How to read the G20 Communique – some thoughts

April 2, 2009

     By Duncan Green     

Had a great day yesterday meeting my fellow g20voice bloggers, a wonderfully diverse crew from every corner of the world who will be blogging furiously at the G20 summit today. I led a discussion on how to read the communiqué that should emerge some time this afternoon: this can be pretty stressful, since they are written in diplomatic code and pundits are expected to come up with an almost instantaneous assessment within minutes. Here are some ideas (but I’m no expert, so if there are any more seasoned summit junkies out there, please feel free to add your own):

1. Read it all: it’s surprising how many journalists and NGOs pass judgement after the quickest skim of a document. You may be trying to get your spin in first, but it’s risky – you’ll regret it if you overlook some important detail or accompanying document (eg today’s document is likely to have lots of detail on tax haven reform in the annex).

2. Decide on Scope: Are you going to give an overall judgement, discuss in detail the parts your are most interested in, or both? Policy wonks can too easily get sucked into the detail, when what a journo or the general public want to know is ‘is it any good?’ If you really want press coverage, you can keep it simple and give it marks out of ten, but that leaves you with very little wiggle room and (usually) lots of enemies among those who disagree with you!

3. Get your tone right: Play it straight – welcome what is good, criticise what is bad. Avoid sentences that start with a grudging ‘even the World Bank/IMF/government admits etc etc’ – they sound sour, add nothing, and alienate potential allies in the institution concerned.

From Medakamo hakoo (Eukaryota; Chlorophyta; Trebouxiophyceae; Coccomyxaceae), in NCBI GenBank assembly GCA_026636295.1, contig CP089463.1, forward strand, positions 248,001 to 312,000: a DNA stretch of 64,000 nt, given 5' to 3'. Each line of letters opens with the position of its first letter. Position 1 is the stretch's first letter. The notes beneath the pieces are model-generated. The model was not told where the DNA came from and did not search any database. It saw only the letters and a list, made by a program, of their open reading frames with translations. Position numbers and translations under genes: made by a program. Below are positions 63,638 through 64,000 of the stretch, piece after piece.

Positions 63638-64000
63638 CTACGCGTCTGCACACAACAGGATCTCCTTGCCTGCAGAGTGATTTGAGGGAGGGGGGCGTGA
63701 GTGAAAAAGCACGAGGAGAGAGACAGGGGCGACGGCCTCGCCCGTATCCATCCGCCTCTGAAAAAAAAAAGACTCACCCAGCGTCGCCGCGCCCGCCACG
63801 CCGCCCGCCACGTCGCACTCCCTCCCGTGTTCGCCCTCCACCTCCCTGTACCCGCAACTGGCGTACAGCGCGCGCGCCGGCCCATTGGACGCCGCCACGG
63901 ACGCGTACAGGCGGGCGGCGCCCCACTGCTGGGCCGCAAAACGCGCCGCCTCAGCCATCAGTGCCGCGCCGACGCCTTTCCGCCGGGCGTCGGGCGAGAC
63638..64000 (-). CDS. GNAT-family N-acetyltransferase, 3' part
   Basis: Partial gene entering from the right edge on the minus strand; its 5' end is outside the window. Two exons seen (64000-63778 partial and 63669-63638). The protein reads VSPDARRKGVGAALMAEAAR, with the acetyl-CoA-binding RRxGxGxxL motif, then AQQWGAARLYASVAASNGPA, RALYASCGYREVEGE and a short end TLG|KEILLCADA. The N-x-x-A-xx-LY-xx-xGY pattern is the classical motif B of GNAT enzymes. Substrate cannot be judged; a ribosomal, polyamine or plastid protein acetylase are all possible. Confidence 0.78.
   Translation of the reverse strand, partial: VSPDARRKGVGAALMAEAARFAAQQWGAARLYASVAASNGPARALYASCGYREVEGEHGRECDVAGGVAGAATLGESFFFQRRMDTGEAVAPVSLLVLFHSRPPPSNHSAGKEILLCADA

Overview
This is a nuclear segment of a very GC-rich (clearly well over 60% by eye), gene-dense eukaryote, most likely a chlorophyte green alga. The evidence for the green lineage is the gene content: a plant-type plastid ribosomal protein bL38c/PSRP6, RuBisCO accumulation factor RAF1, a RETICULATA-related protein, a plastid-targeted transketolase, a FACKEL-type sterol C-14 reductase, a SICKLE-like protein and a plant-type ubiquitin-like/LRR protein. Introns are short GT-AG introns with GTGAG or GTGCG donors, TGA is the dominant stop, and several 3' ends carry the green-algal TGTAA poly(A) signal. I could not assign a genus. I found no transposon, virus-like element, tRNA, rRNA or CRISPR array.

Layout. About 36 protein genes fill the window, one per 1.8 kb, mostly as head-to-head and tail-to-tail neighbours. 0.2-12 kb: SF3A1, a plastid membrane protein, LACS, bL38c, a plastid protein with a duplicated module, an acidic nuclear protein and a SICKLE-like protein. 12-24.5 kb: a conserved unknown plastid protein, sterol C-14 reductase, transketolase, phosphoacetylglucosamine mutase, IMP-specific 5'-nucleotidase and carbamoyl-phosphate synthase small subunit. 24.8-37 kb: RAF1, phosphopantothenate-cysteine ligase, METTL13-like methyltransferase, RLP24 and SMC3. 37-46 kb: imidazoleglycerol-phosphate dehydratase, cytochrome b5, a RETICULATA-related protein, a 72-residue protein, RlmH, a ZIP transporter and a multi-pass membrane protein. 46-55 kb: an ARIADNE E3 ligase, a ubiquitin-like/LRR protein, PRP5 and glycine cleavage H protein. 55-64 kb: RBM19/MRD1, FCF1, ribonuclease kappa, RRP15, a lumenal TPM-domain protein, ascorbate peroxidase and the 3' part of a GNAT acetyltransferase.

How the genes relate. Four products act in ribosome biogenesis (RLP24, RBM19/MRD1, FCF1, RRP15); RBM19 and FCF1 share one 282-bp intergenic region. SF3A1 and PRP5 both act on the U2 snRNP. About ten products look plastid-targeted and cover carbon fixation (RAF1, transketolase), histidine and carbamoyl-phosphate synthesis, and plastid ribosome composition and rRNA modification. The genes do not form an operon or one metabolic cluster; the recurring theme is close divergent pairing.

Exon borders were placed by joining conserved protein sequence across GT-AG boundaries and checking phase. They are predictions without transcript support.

4. Spot the gaps: the hardest part is to identify what is not in the text, but that’s often the most important. Eg in today’s G20 communique, where is the UN system or anything on exchange rates?

5. Decode Diplomat-speak: communiqués are as much about tone as specific dates and numbers, and for tone, words matter. Take shall v should, for example. If a communiqué says ‘shall’ that means it has to happen, ‘should’ is just what sherpas (the civil servants who prepare for summits) call ‘best endeavours’ language – a wish, but not a commitment.

Strong language: ‘commitment’, ‘will’, ‘shall’, ‘agree that’, ‘take action’
Weak language: ‘should’,‘with the aim of’, ‘towards the goal of’, ‘best possible’, ‘appropriate’, ‘explore’, ‘encourage’

Best of luck – we’re expecting the G20 communiqué to be released around 3.30 (that’s when the final press conference is scheduled), so you’ll have something to practice on by the end of today.